Category Archives: 1121 Syllabus

Kieran Reichert FINAL 1121 Syllabus Front Matter

English ENG 1121 Course Syllabus

Professor:  Kieran Reichert

Office Phone: (718) 260-5392

Office: Office Hours: Email: kreichert@citytech.cuny.edu

Meeting Time:

Classroom Location:  Namm N-1107

Online Location: *Insert OpenLab here*=

Course Description: 

As the second semester course in City Tech’s first-year writing program sequence, we’ll deepen our analytical understanding of writing and rhetoric by considering more rigorously how authors produce texts in response to a variety of situations. Building on what you’ve done in English 1101, the course will practice close reading and will learn how to approach texts from many different genres as well as learn about the idea of discourses and discourse communities. We’ll explore writing as a process, how research can help you build credibility and put texts into a conversation, and build skills that that can be applied across all areas of study.  We will be able to develop our own ideas about writing that we can take with us into future academic and professional experiences. Students will engage in class discussion to strengthen critical thinking and develop the language to respond to a wide variety of texts, ideas, and societal issues. The ultimate goal of ENG 1101 and ENG 1121 is to provide you with the rhetorical awareness and tools to transfer your writing skills to any type of situation that requires a written response. So we’ll explore situations even beyond the scope of this class, and look outward at how you can become a successful writer throughout your career and life beyond the academy.

Prerequisite:  CUNY proficiency in reading and writing

 

Objectives

After completing ENG 1121, you should be able to: 

  1. Read and listen critically and analytically in a variety of genres and rhetorical situations: Identify and evaluate exigencies, purposes, claims, supporting evidence, and underlying assumptions in a variety of texts, genres, and media.
  2. Adapt and compose in a variety of genres: Adapt writing conventions in ways that are suitable to different exigencies and purposes in a variety of contexts, including academic, workplace, and civic audiences. When appropriate, repurpose prior work to new genres, audiences, and media by adjusting delivery, design, tone, organization, and language.
  3. Use research as a process of inquiry and engagement with multiple perspectives: Learn to focus on a topic and develop research questions that lead to propositions and claims that can be supported with well-reasoned arguments. Persuasively communicate and repurpose research projects across a variety of contexts, purposes, audiences, and media. Demonstrate research skills through proper attribution and citation gathering, evaluating, and synthesizing both primary and secondary sources. Learn how to use appropriate citation styles depending on disciplinary and situational requirements (MLA, APA, Chicago, etc.)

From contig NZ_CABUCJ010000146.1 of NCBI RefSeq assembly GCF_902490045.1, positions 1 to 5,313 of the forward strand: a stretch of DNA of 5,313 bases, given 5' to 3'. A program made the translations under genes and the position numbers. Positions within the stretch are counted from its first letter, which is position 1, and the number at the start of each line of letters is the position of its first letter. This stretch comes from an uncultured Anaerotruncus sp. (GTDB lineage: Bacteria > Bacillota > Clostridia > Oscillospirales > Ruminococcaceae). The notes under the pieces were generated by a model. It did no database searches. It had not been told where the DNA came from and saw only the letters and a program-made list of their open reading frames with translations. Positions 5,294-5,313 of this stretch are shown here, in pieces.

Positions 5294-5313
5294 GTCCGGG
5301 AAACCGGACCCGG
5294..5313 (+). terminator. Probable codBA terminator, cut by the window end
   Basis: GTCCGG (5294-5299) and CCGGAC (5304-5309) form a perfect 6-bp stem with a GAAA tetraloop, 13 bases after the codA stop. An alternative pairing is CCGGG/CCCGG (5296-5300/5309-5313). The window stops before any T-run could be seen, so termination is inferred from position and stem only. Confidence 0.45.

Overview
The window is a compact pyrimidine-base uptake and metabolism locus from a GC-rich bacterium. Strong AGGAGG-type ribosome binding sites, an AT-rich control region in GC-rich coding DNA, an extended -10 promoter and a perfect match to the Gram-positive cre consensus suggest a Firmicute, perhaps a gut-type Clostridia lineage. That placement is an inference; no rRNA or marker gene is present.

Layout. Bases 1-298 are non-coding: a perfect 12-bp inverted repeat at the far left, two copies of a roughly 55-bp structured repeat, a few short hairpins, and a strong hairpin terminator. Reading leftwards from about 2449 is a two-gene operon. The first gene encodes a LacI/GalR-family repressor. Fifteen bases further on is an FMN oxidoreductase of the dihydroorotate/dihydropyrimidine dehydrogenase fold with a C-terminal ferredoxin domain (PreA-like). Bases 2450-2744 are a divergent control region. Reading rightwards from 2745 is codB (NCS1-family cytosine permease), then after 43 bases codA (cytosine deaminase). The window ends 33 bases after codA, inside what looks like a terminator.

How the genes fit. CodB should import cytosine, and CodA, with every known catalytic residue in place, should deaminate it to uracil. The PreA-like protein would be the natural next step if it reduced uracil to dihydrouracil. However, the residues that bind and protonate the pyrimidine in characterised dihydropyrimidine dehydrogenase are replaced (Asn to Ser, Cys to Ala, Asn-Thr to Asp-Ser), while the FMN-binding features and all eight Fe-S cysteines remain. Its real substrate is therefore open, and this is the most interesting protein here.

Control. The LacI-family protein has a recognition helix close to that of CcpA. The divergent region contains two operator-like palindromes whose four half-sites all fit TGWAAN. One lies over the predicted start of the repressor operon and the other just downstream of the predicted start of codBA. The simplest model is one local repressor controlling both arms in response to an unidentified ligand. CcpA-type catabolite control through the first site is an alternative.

4. Use reflection and other metacognitive processes to revise prior assumptions about the writing processes and transfer acquired knowledge about effective reading and writing practices into new writing situations: Engage with reading and writing as a process including prewriting, writing, and continuous revision. Students write essays that demonstrate their reflection on their own writing process from the beginning and through the semester with the intention to transfer their acquired knowledge about genre and composing practices into new writing situations.
  5. Demonstrate the social and ethical responsibilities and consequences of writing: Recognize that first-year writing includes academic, workplace, and civic contexts, all of which require careful deliberation concerning the ethical and social ramifications concerning fairness, inclusivity, and respect for diversity. Write and revise for academic and broader, public audiences accordingly.
  6. Compose in 21st Century Environments: Learn to choose among the most current and effective delivery methods for different composing situations, including composing in new media environments, including alphabetic texts, still and moving images, sonic, and mixed media compositions. Use digital media platforms appropriate to audience and purpose.

Texts

  • To be handed out in class and/or posted on the course website. If texts are available on the course website only, I’ll expect you to download, print, and bring them with you on the day we’re due to discuss them in class.
  • Course website: https://openlab.citytech.cuny.edu/groups/eng1121_s20_reichert_dXXX
  • For style, editing, and source citations, I recommend the Purdue OWL

University Policies

Accessibility Statement

City Tech is committed to supporting the educational goals of enrolled students with disabilities in the areas of enrollment, academic advisement, tutoring, assistive technologies and testing accommodations. If you have or think you may have a disability, you may be eligible for reasonable accommodations or academic adjustments as provided under applicable federal, state and city laws. You may also request services for temporary conditions or medical issues under certain circumstances. If you have questions about your eligibility or would like to seek accommodation services or academic adjustments, please contact the Center for Student Accessibility at 300 Jay Street room L-237, 718 260 5143 or http://www.citytech.cuny.edu/accessibility/.

Academic Integrity and Plagiarism Statement